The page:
During February 1978 a group of scientists from the National Center for Atmospheric Research, several colleges and universities, the U.S. Geological Survey, and NASA used a specially equipped Beech Queen Air aircraft to make 11 sampling flights in Guatemala through the eruption clouds from the volcanoes Pacaya, Fuego, and Santiguito. Measurements were made of SO42−, SO2, HCl, HF, and 11 cations that were in water-soluble form, on samples collected by a specially designed filter pack. Particle size distributions were obtained with a piezoelectric cascade impactor, and the particles were identified by energy dispersive X ray analysis. Evacuated canisters were flown to obtain samples for gas Chromatographic analysis. Some of the conclusions reached are that since most of the sulfur was found to be in the form of SO2, the H2SO4 droplets resulting from major explosive eruptions must largely result from the reaction of SO2 with OH, at the same time depleting the atmosphere of OH; the volume concentration ratio [SO2]/[HCl] always somewhat exceeded unity; and the amount of fine ash remaining in the stratosphere for long periods of time may depend on the crystallinity of the magma. Correlation spectrometry showed that each volcano was emitting 300–1500 metric tons of SO2 per day.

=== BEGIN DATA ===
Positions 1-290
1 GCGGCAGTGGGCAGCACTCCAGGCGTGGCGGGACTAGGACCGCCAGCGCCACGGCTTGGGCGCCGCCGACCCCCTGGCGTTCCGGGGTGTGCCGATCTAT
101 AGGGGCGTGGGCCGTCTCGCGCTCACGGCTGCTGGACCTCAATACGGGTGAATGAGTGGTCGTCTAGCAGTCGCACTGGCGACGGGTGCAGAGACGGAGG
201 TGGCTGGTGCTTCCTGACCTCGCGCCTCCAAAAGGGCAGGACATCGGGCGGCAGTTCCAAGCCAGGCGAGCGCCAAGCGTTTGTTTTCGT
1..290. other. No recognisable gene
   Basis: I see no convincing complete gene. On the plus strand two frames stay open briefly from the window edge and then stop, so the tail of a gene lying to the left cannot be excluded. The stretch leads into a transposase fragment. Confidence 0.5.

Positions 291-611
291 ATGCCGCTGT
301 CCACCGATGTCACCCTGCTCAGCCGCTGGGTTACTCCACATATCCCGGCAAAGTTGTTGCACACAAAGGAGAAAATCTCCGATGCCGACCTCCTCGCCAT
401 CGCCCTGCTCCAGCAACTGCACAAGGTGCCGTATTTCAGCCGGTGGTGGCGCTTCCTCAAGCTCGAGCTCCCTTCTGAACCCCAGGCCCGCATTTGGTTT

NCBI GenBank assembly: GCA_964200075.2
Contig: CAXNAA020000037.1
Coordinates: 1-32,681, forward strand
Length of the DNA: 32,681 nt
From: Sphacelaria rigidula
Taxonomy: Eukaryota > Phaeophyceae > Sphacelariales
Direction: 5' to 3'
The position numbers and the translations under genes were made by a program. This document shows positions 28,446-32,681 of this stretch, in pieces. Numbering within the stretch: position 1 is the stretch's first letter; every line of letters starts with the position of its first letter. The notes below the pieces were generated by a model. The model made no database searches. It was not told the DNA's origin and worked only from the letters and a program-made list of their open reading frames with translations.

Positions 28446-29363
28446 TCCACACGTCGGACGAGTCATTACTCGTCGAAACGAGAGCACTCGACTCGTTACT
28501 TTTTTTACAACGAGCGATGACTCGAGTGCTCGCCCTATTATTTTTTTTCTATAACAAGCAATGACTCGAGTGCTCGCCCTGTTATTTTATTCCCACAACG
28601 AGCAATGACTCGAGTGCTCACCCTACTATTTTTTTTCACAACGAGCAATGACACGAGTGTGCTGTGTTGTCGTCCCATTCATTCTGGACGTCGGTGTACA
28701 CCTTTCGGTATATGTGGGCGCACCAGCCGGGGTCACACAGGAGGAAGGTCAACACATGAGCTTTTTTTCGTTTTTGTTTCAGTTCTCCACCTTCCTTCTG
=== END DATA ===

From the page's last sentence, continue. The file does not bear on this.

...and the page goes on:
Journal of Geophysical Research
Cadle, R. D.; Lazrus, A. L.; Huebert, B. J.; Heidt, L. E.; Rose, William I.; Woods, D. C.; Chuan, Raymond L.; Stoiber, Richard E.; Smith, D. B.; and Zielinski, Robert A., "Atmospheric implications of studies of Central American volcanic eruption clouds" (1979). Department of Geological and Mining Engineering and Sciences Publications. 160.